Hazards for women and children in rural settings
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SummaryObjectives a) To identify possible risk factors associated with rural accidents in women, b) to describe women’s knowledge about zoonosis, c) to describe women’s risk perception about farming, d) to describe mother´s risk perception about children’s activities in rural settings, e) to estimate the initial age of exposure to the rural setting and its dangers, and f) to identify possible risk factors associated with rural accidents in children.Materials and Methods: Cross-sectional design. Women with children that live in the countryside were surveyed (n=24). Structured questionnaire. Statistical analyses: χ2, Student’s t-test, Pearson’s correlation coefficient and logistic regression.Results Many women had suffered an accident in the countryside (65.6 %). Farm worker usually did not use personal protective equipment (PPE). Hearing protection, gloves, and safety goggles were rarely used. Working women showed a high risk perception for urban driving, the handling of agrochemicals, and driving on main roads (85.7 %, 70 % and 66.7 %). There was no significant association between risk perception and PPE use. Most mothers (87.5 %) thought that was good for children to learn how to perform farm chores starting at a young age. Children started to drive a tractors at 9 years of age; 12.23 years on average. More than 7 % of the children (7.14 %) have suffered an accident on the farm. The most frequent accidents were being trapped in machinery (60 %). No association was found between the independent variables and the dependent variable; farm-related accidents in children (p0.2).Conclusions Risk communication is necessary to inform people involved and to reduce exposure.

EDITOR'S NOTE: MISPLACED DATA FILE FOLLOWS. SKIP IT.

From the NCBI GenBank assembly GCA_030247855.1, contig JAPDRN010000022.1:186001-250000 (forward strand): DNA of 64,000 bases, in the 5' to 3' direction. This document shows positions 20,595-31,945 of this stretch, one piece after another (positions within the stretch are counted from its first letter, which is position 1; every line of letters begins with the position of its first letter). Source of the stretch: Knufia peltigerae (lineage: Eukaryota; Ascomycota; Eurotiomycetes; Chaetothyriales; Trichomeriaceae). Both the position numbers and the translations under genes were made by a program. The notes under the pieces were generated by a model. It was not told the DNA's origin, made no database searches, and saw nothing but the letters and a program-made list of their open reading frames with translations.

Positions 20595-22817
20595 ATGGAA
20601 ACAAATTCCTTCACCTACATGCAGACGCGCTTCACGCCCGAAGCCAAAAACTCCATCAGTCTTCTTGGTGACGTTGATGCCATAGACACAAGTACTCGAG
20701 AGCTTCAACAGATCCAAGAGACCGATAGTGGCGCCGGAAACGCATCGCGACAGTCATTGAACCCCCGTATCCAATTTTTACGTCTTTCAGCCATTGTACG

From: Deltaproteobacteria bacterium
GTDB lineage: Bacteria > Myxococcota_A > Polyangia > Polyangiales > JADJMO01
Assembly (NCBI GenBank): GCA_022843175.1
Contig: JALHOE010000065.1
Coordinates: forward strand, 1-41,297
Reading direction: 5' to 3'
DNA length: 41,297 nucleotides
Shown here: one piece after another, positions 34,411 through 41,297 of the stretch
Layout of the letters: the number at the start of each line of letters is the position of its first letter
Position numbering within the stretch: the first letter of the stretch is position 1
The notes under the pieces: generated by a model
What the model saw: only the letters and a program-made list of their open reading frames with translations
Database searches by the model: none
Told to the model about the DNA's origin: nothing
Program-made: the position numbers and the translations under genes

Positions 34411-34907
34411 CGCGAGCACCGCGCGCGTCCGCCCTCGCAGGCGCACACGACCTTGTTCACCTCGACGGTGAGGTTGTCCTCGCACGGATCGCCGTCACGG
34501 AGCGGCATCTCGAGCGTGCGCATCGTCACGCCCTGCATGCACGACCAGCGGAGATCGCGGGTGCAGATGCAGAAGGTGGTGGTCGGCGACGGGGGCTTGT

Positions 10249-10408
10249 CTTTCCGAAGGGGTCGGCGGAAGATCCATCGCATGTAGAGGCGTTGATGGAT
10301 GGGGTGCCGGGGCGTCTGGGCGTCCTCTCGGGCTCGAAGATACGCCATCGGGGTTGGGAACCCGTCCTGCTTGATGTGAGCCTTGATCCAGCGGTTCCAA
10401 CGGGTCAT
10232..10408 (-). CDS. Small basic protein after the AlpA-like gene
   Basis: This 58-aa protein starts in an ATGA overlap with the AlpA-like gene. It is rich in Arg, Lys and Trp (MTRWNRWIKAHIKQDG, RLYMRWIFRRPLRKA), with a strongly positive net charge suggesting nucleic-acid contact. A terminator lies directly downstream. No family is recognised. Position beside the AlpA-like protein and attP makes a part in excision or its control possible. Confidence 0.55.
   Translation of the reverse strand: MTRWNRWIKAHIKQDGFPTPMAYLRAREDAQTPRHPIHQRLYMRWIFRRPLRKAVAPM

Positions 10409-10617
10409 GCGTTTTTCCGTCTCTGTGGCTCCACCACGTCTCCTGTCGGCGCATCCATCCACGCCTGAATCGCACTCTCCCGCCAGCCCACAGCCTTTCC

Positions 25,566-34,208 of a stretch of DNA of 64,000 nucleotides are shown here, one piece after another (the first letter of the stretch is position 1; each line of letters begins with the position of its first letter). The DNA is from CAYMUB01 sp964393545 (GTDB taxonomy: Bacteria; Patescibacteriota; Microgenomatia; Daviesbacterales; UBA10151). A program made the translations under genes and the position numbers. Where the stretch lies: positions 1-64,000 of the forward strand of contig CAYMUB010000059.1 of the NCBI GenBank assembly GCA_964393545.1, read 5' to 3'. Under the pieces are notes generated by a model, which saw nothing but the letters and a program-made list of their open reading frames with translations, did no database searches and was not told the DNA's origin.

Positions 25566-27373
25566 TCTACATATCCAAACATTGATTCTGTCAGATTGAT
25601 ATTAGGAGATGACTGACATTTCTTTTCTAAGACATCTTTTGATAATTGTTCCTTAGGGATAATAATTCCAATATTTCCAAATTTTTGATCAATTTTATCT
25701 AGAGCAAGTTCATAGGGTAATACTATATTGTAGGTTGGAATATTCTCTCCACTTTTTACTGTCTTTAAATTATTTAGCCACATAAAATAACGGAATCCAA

Accidente ; niño ; percepción de riesgos ; mujer ;
- Revista de Salud Pública 
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